A story showing the 3 allied leader's, Churchill, Roosevelt and Stalin's actions and relationships behind the scenes during World War 2. It isn't as friendly as it seems. Shows how close ... See full summary »
Produced at the height of the Vietnam War, Emile de Antonio's Oscar-nominated 1968 documentary chronicles the war's historical roots. With palpable outrage, De Antonio (Point of Order, ... See full summary »
Emile de Antonio
Harry S. Ashmore,
This extremely powerful 89 minute film presents comprehensive documentation from United States Government archives of a massive cover-up, including military and civilian experimentation, ... See full summary »
By the 1920's, Berlin had become known as a homosexual eden, where gay men and lesbians lived relatively open lives amidst an exciting subculture of artists and intellectuals. With the coming to power of the Nazis, all this changed. Between 1933 and 1945 100,000 men were arrested for homosexuality under Paragraph 175, the sodomy provision of the German penal code dating back to 1871. Some were imprisoned, others were sent to concentration camps. Of the latter, only about 4,000 survived. Today, fewer than ten of these men are known to be living. Five of them have now come forward to tell their stories for the first time in this powerful new film. The Nazi persecution of homosexuals may be the last untold story of the Third Reich. Paragraph 175 fills a crucial gap in the historical record, and reveals the lasting consequences of this hidden chapter of 20th century history, as told through personal stories of men and women who lived through it: the half Jewish gay resistance fighter who ... Written by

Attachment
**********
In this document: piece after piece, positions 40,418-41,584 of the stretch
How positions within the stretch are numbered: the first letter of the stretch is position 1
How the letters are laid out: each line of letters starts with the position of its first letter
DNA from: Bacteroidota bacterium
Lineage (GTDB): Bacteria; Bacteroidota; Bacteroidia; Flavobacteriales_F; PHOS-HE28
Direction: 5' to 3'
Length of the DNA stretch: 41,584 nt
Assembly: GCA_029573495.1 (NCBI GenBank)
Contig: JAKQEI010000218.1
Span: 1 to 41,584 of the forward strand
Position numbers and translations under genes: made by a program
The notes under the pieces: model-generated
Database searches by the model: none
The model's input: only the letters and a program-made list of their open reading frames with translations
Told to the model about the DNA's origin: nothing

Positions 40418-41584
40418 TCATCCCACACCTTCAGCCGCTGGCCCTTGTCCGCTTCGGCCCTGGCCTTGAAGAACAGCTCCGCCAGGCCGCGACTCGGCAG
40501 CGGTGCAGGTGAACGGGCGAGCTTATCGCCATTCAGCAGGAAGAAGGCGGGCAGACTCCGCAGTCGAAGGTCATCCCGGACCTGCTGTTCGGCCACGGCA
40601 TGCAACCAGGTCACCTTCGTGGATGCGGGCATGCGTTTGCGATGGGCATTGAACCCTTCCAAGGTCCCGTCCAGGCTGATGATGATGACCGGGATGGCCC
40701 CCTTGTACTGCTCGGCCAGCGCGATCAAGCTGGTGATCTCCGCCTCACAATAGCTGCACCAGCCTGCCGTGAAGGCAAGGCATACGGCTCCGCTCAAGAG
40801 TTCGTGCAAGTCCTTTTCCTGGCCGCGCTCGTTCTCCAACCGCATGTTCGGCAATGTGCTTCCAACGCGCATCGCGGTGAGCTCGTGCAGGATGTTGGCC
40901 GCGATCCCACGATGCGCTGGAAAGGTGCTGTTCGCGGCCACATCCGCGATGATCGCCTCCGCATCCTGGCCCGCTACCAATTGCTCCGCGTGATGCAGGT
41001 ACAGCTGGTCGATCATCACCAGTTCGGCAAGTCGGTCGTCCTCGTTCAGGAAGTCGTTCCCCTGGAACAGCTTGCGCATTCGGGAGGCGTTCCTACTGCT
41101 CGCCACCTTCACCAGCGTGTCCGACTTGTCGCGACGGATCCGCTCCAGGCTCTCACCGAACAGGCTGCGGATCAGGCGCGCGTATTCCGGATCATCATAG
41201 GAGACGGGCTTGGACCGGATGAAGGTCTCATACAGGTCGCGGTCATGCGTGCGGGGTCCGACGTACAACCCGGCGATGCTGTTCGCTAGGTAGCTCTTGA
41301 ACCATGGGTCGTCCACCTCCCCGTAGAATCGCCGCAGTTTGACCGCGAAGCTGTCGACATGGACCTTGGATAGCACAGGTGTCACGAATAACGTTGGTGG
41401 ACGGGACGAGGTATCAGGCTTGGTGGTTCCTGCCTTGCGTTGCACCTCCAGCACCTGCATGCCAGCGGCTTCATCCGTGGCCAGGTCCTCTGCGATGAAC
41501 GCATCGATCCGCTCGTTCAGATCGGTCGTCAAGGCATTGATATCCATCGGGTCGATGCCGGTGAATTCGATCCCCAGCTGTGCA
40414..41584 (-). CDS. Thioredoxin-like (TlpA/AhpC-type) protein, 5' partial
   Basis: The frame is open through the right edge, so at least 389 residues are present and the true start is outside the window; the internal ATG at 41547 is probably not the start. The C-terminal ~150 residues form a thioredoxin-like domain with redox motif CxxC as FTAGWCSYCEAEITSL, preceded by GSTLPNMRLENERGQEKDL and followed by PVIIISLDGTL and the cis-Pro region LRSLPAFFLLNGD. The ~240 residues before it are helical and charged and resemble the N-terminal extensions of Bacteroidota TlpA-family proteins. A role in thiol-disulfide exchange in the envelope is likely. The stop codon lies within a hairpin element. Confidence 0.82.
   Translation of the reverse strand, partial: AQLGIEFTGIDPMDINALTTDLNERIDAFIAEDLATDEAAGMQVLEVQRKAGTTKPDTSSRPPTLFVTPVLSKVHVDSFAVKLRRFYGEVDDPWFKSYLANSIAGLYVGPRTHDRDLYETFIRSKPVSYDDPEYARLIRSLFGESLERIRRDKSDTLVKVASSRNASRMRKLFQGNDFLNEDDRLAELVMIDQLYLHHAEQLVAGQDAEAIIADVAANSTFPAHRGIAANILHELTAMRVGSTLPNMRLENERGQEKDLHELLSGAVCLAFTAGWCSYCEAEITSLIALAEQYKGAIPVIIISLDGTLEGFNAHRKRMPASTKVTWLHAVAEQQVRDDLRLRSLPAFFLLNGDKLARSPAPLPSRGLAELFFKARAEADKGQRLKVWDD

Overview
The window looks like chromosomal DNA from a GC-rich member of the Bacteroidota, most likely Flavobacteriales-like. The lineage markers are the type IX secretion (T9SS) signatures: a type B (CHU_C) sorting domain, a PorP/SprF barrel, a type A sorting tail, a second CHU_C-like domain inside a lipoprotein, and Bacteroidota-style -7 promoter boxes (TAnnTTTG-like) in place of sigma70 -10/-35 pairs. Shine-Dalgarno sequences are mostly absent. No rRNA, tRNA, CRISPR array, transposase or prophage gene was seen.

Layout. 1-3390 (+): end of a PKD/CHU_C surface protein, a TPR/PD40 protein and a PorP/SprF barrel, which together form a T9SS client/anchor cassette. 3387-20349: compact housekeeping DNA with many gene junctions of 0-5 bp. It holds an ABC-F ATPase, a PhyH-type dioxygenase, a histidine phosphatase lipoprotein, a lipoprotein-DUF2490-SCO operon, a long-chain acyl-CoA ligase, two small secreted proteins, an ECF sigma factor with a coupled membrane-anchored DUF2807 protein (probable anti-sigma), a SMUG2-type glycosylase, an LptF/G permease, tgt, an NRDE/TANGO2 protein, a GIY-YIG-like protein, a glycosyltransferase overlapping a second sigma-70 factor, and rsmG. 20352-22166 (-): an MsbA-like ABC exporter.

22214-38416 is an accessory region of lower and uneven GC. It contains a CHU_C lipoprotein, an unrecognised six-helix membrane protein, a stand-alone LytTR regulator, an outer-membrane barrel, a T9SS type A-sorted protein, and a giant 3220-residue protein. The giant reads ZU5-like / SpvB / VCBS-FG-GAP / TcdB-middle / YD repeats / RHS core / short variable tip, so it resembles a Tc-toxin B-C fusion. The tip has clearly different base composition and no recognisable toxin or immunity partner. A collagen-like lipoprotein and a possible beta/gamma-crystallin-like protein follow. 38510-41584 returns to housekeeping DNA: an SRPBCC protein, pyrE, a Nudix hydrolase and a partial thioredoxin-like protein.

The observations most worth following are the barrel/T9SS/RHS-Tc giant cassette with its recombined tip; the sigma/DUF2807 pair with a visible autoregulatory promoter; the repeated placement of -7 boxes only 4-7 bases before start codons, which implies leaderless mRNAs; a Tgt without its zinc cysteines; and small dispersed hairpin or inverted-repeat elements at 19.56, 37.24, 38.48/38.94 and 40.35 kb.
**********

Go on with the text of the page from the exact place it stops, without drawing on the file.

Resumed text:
"An unnatural sex act committed between persons of the male sex or by humans with animals is punishable by imprisonment; the loss of civil rights may also be imposed." (Paragraph 175, German Penal Code, 1871) See more »
I agree that this is an excellent film. One has to admire the willingness of these men to tell their story after so many years. Paragraph 175 remained as a law in the German Penal Code until the 1970s, which is why the gay survivors were not given the same reparations that other survivors received. I saw this film on cable and am planning to get a copy on DVD. However, a previous comment incorrectly stated that this was the first film on this subject in 67 years. There was an earlier film which interviewed gay male Holocaust survivors. The title is "We Were Marked With a Big Red A." I do not see it listed in IMDb, but I have it on VHS. I purchased it in the bookshop at the U.S. Holocaust Museum in Washington. I think that Klaus Müller, who is a consultant to the Holocaust Museum, was also on the crew of this film.
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